Did you know Earhart created a clothing line called “Amelia Fashions” in 1933? Earhart had been interested in flying apparel for women for years. At the beginning of her career, Earhart had to wear aviation suits that were designed for men and poorly fitted for a woman. There was nothing else available.
From witches to winged demons, humanity has long harbored a horror of airborne denizens. Even when we ventured forth into the heavens without supernatural support, we sometimes adopted some truly terrifying attire.
The second Apollo mission to carry astronauts into space provided NASA and the world with an unprecedented view of life on Earth. From the start, with its planned mission to fly three astronauts around the Moon and back, Apollo 8 became a touchstone for how people understood the process of spaceflight.
My coworkers and I are fortunate: every day, we get to touch pieces of history that few others ever lay hands on and seldom see. Why are we so privileged? We are helping to move some of the National Air and Space Museum’s collections from their previous storage site to new facilities at the Steven F. Udvar-Hazy Center in Chantilly, Virginia.
The 2011 Major League Baseball season starts today at 1:05pm, when the National Air and Space Museum’s hometown Washington Nationals host the Atlanta Braves at Nationals Park. This afternoon the red and white uniforms of the Nationals will stand out against the bright green of the field. In the late 1950s, players took to the field of the U.S. Naval Air Material Center in Philadelphia wearing a different uniform—B.F. Goodrich Mark IV spacesuits.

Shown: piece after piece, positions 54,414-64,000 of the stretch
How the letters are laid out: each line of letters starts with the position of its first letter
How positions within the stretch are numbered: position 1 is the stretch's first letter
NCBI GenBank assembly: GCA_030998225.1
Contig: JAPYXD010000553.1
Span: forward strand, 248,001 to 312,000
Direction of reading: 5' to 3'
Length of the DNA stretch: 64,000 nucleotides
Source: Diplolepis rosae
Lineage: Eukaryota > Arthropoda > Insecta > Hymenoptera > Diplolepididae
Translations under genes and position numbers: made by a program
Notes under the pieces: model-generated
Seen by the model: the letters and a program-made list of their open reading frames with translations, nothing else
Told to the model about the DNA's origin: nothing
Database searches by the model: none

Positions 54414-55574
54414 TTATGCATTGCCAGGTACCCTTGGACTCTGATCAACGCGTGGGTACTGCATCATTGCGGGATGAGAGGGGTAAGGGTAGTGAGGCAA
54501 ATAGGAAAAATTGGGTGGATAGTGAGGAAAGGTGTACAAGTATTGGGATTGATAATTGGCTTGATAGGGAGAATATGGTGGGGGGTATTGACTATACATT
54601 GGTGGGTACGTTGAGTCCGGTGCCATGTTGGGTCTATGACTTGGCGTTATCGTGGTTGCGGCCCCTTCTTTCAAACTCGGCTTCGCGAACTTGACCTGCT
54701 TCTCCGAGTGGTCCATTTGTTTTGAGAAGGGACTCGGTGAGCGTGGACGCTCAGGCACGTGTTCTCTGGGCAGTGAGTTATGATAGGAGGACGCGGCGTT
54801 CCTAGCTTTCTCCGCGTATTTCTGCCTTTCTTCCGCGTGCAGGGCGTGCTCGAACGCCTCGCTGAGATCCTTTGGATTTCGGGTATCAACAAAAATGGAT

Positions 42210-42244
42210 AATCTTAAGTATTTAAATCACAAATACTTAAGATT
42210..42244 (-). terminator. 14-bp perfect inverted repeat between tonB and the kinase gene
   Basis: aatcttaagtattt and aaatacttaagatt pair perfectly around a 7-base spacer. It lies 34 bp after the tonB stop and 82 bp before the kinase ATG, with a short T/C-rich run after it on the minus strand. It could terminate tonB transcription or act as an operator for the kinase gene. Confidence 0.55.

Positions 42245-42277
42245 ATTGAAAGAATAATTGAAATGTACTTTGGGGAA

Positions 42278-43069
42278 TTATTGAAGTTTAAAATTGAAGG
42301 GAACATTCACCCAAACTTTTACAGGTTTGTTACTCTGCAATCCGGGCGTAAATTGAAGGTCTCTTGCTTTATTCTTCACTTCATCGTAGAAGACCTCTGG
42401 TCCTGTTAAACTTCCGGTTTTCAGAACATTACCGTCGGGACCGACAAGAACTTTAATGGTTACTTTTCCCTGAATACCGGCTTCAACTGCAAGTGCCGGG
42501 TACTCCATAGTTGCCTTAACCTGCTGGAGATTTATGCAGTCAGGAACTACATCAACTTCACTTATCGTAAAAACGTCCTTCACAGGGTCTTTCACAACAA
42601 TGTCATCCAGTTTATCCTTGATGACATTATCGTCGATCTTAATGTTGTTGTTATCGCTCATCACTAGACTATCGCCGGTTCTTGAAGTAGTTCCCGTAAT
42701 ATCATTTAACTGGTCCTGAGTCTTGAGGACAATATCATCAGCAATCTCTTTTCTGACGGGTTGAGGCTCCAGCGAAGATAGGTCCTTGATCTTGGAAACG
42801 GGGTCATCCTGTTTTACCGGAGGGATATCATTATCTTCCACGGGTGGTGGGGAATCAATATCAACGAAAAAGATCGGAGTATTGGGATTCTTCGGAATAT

July 22, 2010, marks the 77th anniversary of Wiley Post’s 1933 solo flight around the world in the Lockheed 5C Vega Winnie Mae. This record-breaking flight demonstrated several significant aviation technologies. It used two relatively new aeronautical devices—an autopilot and a radio direction finder.
One of the things that makes being an educator here great is our teaching collection. I’m lucky, I work with a curatorial and collections staff that considers our needs as educators and provides the public with deaccessioned items they can touch and examine up close. Our teaching collection currently contains real space food, shuttle tiles, bits of airplanes, meteorites, uniforms and other assorted items. However, not all the items are real; our most popular replica is the shuttle era space suit. The suit has been part of the Discovery Station Program for over ten years. It was purchased with a grant from the Smithsonian Women’s Committee and is part of the Living and Working in Space Discovery Station, our most popular station, largely because of the suit. The station gets an average of 40,000 visitors yearly, but that’s only a portion of the crowds the suit sees. It has also become a key object used for family days, story times and school tours.